This news may provide more information on regeneration, stem cells and patterning. A new study apparently sketches the genome sequence for Hydra magnipapillata, a simple freshwater animal vaguely related to the jellyfish, and pits the genome against other simple, early animals such as the sea anemone. This was carried out by Dartmouth’s Associate Professor of Biological Sciences, Kevin Peterson.

Peterson apparently worked particularly on mapping the microRNA, required in regulating gene expression. The experts seemingly investigated the microRNA complement of Hydra bioinformatically as well as experimentally and in a correct phylogenetic framework.

The authors noted, “The sequencing of the Hydra genome has revealed unexpected relationships between the genetic makeup of the animal and its biology. …. The availability of the Hydra genome sequence and methods to manipulate it provide an opportunity to understand how this remarkable animal evolved.”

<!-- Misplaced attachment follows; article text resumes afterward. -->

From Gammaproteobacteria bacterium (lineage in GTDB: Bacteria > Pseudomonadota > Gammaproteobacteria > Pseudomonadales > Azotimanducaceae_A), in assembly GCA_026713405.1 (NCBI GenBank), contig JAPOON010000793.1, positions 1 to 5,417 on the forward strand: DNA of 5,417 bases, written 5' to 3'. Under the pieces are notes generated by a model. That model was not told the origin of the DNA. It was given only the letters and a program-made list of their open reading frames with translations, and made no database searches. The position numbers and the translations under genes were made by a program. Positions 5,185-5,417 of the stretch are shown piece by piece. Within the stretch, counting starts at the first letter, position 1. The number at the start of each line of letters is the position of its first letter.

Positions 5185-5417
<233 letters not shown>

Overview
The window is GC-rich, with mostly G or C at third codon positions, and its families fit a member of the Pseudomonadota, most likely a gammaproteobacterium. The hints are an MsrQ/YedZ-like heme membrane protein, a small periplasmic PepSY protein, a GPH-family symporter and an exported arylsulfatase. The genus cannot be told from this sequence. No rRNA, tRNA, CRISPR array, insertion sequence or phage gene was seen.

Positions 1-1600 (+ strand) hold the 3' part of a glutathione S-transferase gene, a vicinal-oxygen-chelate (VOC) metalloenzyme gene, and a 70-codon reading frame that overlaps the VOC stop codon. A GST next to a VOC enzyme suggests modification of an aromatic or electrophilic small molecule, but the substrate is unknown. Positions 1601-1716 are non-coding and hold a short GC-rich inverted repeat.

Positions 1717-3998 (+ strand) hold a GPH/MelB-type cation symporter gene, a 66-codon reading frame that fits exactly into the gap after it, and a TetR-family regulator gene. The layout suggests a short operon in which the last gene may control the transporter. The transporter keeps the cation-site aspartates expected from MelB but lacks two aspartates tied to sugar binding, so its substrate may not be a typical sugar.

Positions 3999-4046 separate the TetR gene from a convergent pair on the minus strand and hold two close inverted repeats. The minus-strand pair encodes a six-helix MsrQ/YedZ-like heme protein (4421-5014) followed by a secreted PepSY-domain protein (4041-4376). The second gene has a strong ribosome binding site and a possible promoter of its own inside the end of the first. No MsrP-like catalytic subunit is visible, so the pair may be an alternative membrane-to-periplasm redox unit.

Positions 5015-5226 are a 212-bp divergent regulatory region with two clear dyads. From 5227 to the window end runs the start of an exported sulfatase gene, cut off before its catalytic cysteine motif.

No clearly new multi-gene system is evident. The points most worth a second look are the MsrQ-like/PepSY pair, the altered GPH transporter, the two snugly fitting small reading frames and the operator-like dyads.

The team found that Hydra may encompass roughly the same amount of genes as humans, sharing several of the same ones. They also supposedly saw genes associated with Huntington’s disease and some traits observed in Alzheimer’s, proposing the probable use of Hydra as a study model for these two diseases.

Peterson adds that simple organisms possess relatively few miRNA. As a comparison, Hydra only has 18, whereas humans have well over 700 miRNAs.

Peterson’s former work also seems to exhibit an association between the amount of miRNAs and the complexity of the organism, thereby signifying an association between miRNAs and the evolutionary process.

The study was published in the journal Nature.